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Podcast: Rachel Maddow on politics, the press, and why people hate us so much right now

Here's a campaign shocker: RACHEL MADDOW is still not running for Scott Brown's seat. Apparently that full page Globe ad last year wasn't enough for the Huffington Post, the Boston Herald, and eight zillion blogs. It wasn't really true until she showed up at Harvard on Sunday night and made an offhanded comment about  it.

OH, HEY, BY THE WAY: she also delivered the Theodore H. White Lecture on Politics and the Press, one of the most prestigious invitations at one of journalism's most hallowed institutions, the Shorenstein Center at Harvard. It was totally full of substance and stuff, which is probably why nobody reported on it. Missed it? There's the video, up there. Scroll down and you can grab the mp3 for your digital long-playing device of choice.  

One way of looking at Maddow's lecture last night is to consider it a rebuttal -- or a continuation of a rebuttal -- to Jon Stewart's criticism of MSNBC as an agent of political polarization, and to wider critiques of cable news. (You know what we think: why can't all those hot cable news anchors just get along?) Dressed in a black button-down shirt, black satin trousers, black hipster Adidas, and her trademark Buddy Holly glasses, Rachel looked and sounded less like a talk-show host than like a consummate rock and roll badass -- or maybe the outlaw who'd come to take on the town sheriff. "The country hates the press," she said, knowing that while the country had this figured out, the press had not universally come to embrace the totality of that statement. So she said it again -- "Not some of it," she clarified. "All of It." -- with the conviction, perhaps, of someone who has known at various times in her life what it is to be hated.

With two brief turns of phrase, Maddow turned a blowtorch on the concept of objective journalism: "Among those of us who are not political conscientious objectors," she said, presumably referring to herself and her MSNBC cohorts. "Among those of us who do not hide or disown our points of view," she continued, casting the objective journalist as not merely a mainstream myth, nor even a (respectably?) conscientious objector, but perhaps a coward -- a creature of the closet. And Maddow, as was made clear in Alex Jones's introduction, and in the Q&A that followed, is not so big a fan of closets. 

For good measure, Maddow called out onto the carpet the "commentariat," a class of people which "considers itself to be above political considerations of their own, who claim to agree with us only when we're right and to disagree with us only when we're wrong." Take that, CNN! And your little dog Blitzer, too!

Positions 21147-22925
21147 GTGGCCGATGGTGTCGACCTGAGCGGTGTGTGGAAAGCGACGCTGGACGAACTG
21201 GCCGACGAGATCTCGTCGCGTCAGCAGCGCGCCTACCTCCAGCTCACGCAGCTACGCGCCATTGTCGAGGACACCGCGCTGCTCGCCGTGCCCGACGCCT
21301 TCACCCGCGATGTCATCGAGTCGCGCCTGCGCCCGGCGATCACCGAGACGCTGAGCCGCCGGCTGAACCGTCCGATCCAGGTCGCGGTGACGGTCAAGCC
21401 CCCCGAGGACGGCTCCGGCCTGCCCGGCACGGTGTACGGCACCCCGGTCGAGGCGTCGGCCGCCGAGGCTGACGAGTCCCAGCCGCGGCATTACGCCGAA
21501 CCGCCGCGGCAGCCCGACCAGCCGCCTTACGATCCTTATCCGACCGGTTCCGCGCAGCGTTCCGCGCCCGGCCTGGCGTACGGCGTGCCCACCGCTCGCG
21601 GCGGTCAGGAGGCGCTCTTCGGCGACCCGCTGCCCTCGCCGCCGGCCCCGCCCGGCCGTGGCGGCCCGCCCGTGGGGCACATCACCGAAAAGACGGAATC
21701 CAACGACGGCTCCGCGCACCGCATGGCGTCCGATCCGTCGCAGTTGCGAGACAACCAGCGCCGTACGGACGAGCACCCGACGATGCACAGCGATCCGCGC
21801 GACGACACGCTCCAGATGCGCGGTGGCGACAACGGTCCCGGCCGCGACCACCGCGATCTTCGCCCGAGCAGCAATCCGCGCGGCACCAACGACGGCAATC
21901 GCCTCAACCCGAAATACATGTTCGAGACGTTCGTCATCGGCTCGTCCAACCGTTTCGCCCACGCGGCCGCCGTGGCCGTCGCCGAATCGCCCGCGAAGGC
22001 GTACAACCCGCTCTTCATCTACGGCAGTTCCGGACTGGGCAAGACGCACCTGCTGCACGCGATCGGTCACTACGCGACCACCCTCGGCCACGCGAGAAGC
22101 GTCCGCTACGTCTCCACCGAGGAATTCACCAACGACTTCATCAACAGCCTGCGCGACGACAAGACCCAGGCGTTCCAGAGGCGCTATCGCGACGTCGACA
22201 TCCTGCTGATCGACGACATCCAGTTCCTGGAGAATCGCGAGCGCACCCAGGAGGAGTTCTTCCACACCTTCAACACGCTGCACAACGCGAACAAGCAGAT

Far from seeing, in the mirror, a sign of some news-ish apocalypse, Maddow -- go figure -- sees the rise of her show and others like it as a profitable new way forward for journalism: "Opinion driven media makes the money that politically neutral media loses," she said, flatly. Call it the Maddow Doctrine. She followed up by describing opinion media as not just a sustainable model but a "gold mine." In my imagination, at least, dozens of daily newspaper reporters shifted uncomfortably in their seats and muttered something about "rubbing it in."

And there was something of the avenging angel in Maddow, a bit of the man in black. There are people who romanticize the old ways of doing things -- who lament the demise of a media mainstream -- but Maddow? Not so much. The old white guy sitting at the desk with a monopoly on the truth never quite did it for her, she said, and so she has a hard time identifying with the crybaby acts of old-media barons. "Ted Koppel is never going to get to be Walter Cronkite," she said, with mock rue. "Nobody is ever going to get to be Walter Cronkite." (Easy for her to say.)

Probably not her fault, but Harvard's handlers prevented members of the media from asking questions, and so no pro-journalist types -- not even Richard Tofel, the general manager of ProPublica, who snuck in a softball at the end -- got a chance to grill her, before she was whisked away, presumably to some unimaginably sumptuous feast in a leather-bolted room that incinerates its guests any time the average IQ drops below 130. Don't get us wrong, we love Maddow's arguments -- hell, alt-weeklies have been making some of them for 45 years! -- but we hoped the old-media windbags would put up a little more of a fight. If only so Dr. Maddow could lay some more smackdown on tenured doodz. 

DOWNLOAD: Rachel Maddow, 2010 T.H. White Lecture on Politics and the Press [mp3]

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  • Nice try said:

    For once, Rachel Maddow actually managed to be funny.

    You've got to love how she whipsaws from claiming the entire country hates the press - all of it - to quoting one of many admirable, professional stories reported by the New York Times. Which part of the bygone, universally rejected 'old media' are they, cupcake?

    What diverse constellation of issues explain her problem, God only knows.

    That speech might work better as a cautionary tale for the D.A.R.E. program (kids, don't write public presentations while stoned). Nihilism is so last millenium. Sell it somewhere else, sweetness.

    November 16, 2010 9:20 PM

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